I have been a freelance Data Scientist for 6 months now, and I have more job offers than I can manage. I get offers almost every day and I have to turn down offers almost every week.

Some people have written me to get some tips on how to start and get some clients, so I wanted to share a few things I tried to find clients on Upwork, LinkedIn and online communities.

Look for projects on Upwork

Set up a nice profile, showcase your project portfolio, research the market, bid on several projects and be willing to set a cheap rate at the beginning. You won’t make much money the first month, but you will get exposure, your Upwork rating will improve, and you can start to bid on some higher-paying jobs.

I got my first job on Upwork after sending more than 20 applications. It wasn’t even a data-related job, I had to use a Python package to create a series of videos. I think I got $70 for the whole gig, and probably I spent $50 on AWS charges. So, basically $20 for something like a weekend work. But after 6 months my rate went up 4 times, so don’t think it takes so long to get to a decent hourly rate.

Improve and polish your LinkedIn profile

Many recruiters will write you here. Insert the right keywords on your profile, document your previous work, and post something work-related every week, if you can. This is a long game but pays off because instead of bidding for jobs, in the end, recruiters will start to write you.

I got a few teaching opportunities this way, and they were very helpful at the beginning, when I was just starting, and needed a few stable streams of income.

Join online communities of entrepreneurs

Several small businesses look for Data experts and beyond. They have projects ongoing and want to hire freelancers for a short time. You can meet them in online communities of small business owners or entrepreneurs. Look for them on Twitter, Discord, Slack, and Reddit, there are plenty of them. Engage with them, share what you know and most importantly share what you do, and soon you will start to get some interest. This type of interaction quickly turns into job opportunities.

I have had a few conversations coming from the Small Bets community of Daniel Vassallo and landed a few gigs from there too. It is a paid community, so the signal-to-noise ratio is very high there. In free communities, I still got a few connections and calls, but I was not able to land a gig through there. So, probably it’s worth investing time and money in a paid community.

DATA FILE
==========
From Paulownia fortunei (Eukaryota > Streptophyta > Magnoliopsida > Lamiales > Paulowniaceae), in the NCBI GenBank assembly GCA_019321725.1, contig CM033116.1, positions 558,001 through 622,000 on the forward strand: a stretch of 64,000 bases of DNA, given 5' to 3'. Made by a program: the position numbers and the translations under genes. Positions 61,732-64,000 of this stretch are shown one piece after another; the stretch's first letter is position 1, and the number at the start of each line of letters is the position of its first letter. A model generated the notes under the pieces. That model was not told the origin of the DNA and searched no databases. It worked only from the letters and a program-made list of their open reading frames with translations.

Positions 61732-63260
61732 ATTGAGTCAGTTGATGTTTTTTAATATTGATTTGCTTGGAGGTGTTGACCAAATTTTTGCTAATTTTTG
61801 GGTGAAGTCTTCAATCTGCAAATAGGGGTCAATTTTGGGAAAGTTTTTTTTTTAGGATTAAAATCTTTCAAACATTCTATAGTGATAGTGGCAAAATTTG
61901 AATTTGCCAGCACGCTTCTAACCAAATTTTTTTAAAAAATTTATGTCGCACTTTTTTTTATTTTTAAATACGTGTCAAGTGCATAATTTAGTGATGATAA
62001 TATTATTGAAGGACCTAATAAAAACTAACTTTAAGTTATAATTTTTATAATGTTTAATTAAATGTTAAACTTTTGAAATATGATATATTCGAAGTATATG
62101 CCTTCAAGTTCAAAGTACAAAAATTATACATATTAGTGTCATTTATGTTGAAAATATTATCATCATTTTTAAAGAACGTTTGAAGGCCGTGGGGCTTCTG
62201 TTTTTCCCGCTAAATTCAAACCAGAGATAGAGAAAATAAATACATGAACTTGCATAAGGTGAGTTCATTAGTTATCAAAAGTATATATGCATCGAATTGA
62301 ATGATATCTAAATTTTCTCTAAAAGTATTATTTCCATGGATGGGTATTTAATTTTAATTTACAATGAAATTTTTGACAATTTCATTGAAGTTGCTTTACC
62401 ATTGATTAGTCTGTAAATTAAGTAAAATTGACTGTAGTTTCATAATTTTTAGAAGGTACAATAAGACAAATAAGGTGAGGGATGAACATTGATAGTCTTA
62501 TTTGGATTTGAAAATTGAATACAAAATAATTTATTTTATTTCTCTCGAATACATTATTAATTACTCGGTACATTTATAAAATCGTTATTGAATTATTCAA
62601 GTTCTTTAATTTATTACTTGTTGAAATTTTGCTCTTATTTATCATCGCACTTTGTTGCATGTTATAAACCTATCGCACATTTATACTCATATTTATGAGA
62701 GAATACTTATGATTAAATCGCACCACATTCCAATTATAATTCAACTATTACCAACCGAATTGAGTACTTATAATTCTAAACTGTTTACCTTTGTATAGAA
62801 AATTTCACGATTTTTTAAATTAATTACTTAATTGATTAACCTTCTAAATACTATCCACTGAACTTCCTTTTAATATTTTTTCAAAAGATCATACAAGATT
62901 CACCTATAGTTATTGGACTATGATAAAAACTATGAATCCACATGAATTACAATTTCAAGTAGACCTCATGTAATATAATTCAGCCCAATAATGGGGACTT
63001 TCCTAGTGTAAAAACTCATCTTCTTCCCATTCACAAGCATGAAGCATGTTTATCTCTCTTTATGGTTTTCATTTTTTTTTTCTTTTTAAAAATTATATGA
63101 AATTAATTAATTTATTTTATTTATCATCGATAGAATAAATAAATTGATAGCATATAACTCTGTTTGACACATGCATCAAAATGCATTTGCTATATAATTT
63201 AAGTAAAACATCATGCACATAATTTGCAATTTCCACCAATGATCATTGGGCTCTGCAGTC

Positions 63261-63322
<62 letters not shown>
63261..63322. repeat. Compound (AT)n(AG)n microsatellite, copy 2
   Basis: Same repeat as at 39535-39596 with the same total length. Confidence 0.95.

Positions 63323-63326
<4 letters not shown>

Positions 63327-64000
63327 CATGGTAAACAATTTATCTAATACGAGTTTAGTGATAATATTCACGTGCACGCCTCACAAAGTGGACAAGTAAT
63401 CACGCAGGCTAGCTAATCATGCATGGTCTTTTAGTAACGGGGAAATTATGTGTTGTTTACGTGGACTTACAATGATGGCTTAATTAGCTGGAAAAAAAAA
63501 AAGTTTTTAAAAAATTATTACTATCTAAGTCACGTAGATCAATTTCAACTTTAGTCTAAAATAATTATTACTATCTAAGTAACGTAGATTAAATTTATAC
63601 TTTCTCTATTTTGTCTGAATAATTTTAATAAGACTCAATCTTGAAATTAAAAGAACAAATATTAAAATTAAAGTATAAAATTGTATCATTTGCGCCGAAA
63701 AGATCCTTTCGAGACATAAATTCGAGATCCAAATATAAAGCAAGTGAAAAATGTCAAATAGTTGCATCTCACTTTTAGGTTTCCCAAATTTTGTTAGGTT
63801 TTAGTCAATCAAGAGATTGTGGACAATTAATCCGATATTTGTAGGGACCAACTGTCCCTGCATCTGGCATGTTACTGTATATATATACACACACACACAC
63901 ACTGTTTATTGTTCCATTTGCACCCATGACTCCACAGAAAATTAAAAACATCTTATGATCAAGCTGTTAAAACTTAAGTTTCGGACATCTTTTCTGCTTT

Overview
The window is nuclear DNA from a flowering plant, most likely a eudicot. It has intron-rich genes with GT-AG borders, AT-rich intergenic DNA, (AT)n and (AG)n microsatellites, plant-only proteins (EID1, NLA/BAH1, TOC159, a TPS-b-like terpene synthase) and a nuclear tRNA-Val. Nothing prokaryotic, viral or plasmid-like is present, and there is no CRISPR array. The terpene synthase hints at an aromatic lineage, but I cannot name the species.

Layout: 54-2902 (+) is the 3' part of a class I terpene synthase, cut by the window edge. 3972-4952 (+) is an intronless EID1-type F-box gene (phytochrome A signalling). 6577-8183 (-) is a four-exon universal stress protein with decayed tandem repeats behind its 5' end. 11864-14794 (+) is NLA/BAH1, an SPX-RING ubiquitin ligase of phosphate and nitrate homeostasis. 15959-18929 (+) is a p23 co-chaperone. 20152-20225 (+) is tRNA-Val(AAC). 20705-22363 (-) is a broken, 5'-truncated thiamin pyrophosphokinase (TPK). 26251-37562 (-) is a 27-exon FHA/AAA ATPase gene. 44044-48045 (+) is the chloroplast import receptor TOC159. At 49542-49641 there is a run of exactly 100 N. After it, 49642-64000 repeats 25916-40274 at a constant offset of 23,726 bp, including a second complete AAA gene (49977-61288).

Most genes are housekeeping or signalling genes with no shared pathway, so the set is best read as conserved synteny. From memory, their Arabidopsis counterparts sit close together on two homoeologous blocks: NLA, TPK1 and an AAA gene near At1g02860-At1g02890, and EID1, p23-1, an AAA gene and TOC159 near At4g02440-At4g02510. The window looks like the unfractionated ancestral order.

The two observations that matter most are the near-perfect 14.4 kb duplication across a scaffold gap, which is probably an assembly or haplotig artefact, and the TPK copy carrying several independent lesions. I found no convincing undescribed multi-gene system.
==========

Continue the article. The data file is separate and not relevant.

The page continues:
Just create a blog and post regularly. Post about what you do, the tools you have used and so on. Better to post a tutorial, a new tech you tried out, or a small model you developed. All the successful people I know have this habit. They write and share what they do regularly.

I have started to share my journey on Twitter, LinkedIn and on this blog. It is hard to do when you have other job-related (or personal) duties, so I try to leave time during the weekend for these things. I have met a guy who writes regularly about Data Science for years and some companies pay hundreds of Dollars for one of his articles.

Put yourself out there and interact online.

Maybe one day you share something, and it gets retweeted, maybe you pick up a good SEO keyword in your blog, you never know. That’s why it’s important to increase your exposure. You will increase your chances of getting noticed and potentially land a new client.

I have even noticed some kind of correlation between the amount of posts I make in a week and the book copies I sell. Even if I seldom mention my books online. I guess people just get interested in what I write, visit my profile, land on my Gumroad page and decide to buy.

Be generous

Once you do the above, you will be noticed and people will start to contact you. They will not offer you a contract. That’s not how it works. After all, they don’t know you and they don’t trust you. But something you wrote hit them. Probably they will ask for your help and advice on a specific issue. Advise on the tech to use, how to solve a problem, how to improve their processes, give as much as you can, and be honest and open. Don’t be afraid of giving away your expertise for free. Look at it as an investment, as a way to build trust. This is how a professional relationship starts.

I have had countless conversations like this in the last months. I gave much advice on AWS services, how to write a query, and how to improve the performance of a Python script. It’s true, sometimes people just ghost you right after you have given them what they wanted. Do I regret it? No. They would not have been good clients anyway. My rule of thumb in these cases is: if it takes me less than a couple of hours, give it away for free. If you feel it would take longer, don’t start and quote your hourly rate. It’s a good way to filter potential clients.

Be patient

Not all conversations will turn into a job opportunity. Sometimes they lead nowhere, sometimes there is no budget, and sometimes it takes months to sign a contract. Accept it. It’s normal. This is how it works in business, you try many things, and only a few succeed.

In my experience, maybe 2-3 out of 10 conversations turn into a job offer. On Upwork, it’s even worse, because of the high competition. Typically, a 10% hit rate (job offers/proposals) is a good ratio. But I never got discouraged and applied for job offers, even if I didn’t know exactly how to do the job. Some of my most successful proposals came after I applied for a couple of jobs I had just a vague idea of how to do. I learned it while doing it. And the clients were very happy.

I write often about my journey as a Freelance Data Scientist and about my other side projects on this blog and on Twitter.